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U.S. Labor Dept. Awards $1.6M to Combat Opioid Crisis in Connecticut

New York, NY – The opiate epidemic is another crisis that will not go away. According to data released by the CDC, overdose deaths reached a record high of 93,331 in 2020  the amount of deaths is already 20,000 above the previous high in 2019 —with estimates still rising. 

Ben Kimmel.

In Connecticut, the US Department of Labor awarded $1.6 million to the state DOL in order to boost training and employment services in eight different counties. The relief will support eligible individuals who look to improve and recover in Fairfield, Hartford, Litchfield, Middlesex, New Haven, New London, Tolland and Windham counties. Funding for this project is part of a $4.8 million National Health Emergency Dislocated Worker Grant awarded in September 2019 to the Connecticut Department of Labor.

Meanwhile, there are naysayers and skeptics who assume the stigmas attached to alcohol and substance abuse disorders are true — that there is no such thing as recovery and that programs like this are a waste of our tax dollars. However, with more than 30 years of continuous sobriety myself, I am one of many who stand as living proof that recovery is possible.

Perhaps, grants like this will be more common with the appointment of Marty Walsh to head the U.S. Department of Labor. Walsh, the former mayor of Boston and longtime labor leader, openly acknowledges his membership in the recovery community. In 2016, Walsh addressed the Democratic National Convention by saying, “My name is Marty Walsh and I am an alcoholic.”  These are brave words to say in an open setting — let alone on the main stage at a National Conference.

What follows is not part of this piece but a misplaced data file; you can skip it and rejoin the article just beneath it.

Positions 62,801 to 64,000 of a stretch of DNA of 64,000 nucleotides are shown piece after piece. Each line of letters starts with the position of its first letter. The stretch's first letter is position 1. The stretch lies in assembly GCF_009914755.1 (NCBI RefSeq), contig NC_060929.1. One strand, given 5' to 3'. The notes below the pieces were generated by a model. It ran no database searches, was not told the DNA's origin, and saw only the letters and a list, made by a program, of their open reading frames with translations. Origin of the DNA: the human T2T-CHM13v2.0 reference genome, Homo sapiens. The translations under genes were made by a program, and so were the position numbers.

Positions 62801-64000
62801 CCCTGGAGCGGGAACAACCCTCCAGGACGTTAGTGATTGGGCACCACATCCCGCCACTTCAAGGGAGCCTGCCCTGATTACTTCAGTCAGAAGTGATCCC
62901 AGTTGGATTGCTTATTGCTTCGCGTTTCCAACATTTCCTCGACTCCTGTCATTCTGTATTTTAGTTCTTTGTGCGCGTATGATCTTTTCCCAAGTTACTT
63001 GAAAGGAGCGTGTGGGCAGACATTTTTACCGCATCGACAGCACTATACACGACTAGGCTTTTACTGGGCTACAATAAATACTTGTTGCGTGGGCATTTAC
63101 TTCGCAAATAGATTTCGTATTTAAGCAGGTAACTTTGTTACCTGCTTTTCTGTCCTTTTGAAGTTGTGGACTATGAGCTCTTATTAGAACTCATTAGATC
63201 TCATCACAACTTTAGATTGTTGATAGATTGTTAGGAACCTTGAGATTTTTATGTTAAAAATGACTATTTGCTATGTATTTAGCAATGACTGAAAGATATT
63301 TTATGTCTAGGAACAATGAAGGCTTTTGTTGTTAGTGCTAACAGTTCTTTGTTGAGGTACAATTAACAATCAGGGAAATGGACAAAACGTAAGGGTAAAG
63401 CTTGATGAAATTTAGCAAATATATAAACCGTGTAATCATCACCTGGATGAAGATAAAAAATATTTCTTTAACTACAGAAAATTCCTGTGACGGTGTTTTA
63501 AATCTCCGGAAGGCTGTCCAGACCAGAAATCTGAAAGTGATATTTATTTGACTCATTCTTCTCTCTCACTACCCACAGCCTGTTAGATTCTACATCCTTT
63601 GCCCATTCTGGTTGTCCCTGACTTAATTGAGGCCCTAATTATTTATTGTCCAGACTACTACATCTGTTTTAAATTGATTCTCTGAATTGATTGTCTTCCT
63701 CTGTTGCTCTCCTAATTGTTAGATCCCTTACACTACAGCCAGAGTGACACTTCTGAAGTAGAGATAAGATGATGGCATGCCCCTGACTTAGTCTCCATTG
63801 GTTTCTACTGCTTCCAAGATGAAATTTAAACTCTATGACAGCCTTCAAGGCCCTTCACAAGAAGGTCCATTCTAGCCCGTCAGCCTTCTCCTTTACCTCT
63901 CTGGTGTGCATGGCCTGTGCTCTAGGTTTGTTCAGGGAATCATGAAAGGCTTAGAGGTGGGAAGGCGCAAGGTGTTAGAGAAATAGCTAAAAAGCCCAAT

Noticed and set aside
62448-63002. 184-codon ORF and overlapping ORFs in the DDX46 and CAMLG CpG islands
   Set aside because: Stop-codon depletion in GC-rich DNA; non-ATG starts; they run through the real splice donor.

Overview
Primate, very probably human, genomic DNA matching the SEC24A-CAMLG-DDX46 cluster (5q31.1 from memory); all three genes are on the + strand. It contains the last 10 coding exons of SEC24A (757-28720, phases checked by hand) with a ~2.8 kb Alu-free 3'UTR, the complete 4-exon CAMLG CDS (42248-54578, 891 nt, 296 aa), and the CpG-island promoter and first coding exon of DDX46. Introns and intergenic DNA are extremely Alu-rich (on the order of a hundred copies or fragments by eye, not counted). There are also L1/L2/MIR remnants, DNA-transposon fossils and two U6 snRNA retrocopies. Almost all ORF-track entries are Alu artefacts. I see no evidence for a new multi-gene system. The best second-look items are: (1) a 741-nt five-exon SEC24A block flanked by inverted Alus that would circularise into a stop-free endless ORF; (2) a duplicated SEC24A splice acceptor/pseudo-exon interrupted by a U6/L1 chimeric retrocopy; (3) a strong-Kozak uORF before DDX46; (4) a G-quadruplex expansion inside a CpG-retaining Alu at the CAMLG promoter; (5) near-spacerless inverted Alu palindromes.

Now, what I am about to write is openly challenging. However, as a person in recovery, I can say that, yes, I have been labelled. I have been put down, shamed, locked up, punished and humiliated by my own actions. When I was a young man, I struggled with background checks to achieve employment. As a dropout, I did not receive my high school diploma until I was in my mid-20’s. At the time, I believed I was hopeless, worthless, useless, and weak. Then again, I never had the benefit of employment training programs. I never had the support systems that are around now. I did not have the benefit of peer recovery advocates. In fact, when I entered treatment, the stigma of alcohol and drug addiction was, “Once an addict, always an addict!”  Fortunately, I was able to prove that this is wrong. Moreover, I was able to prove to myself that I was neither hopeless, worthless, useless nor weak.

During my time in recovery, I have chosen to join hands with others and educate myself as a specialist. I have acted as a member of overdose reversal programs. I have contributed and created transformational programs in homeless shelters and jails. I have also been part of police initiatives and sought specialized training to become a mental health educator. As a certified recovery advocate, I have assisted in efforts to help others achieve long-term sobriety.  Along the way, I have learned one valuable lesson — that by incentivizing people with hope over shame — people choose help over hopelessness. 

Yes, we are certainly in the trenches of a fight. Not everyone gets well, and not all stories are successful. But with a death toll of 93,331, the number of casualties will only climb higher if we do nothing to fight back.

Be advised that we are at war with a sickness that takes lives, regardless of wealth, race, background, culture or creed. Doing nothing will change nothing. Therefore, I say bravo to Connecticut’s Employment and Training Administration. I say bravo to the Secretary of Labor Marty Walsh for his openness and his bravery. May this be the gateway to more programs to come

Ben Kimmel is a proud member of the IUOE Local 94, as well as an Author, Writer on thewrittenaddiction.com, Mental Health First Aid Instructor, Well-being and DEI Content Provider, Certified Addiction and Recovery Coach, Certified Professional Life Coach, and Peer & Wellness Advocate.  Ben can be reached at bennyk1972@gmail.com

 

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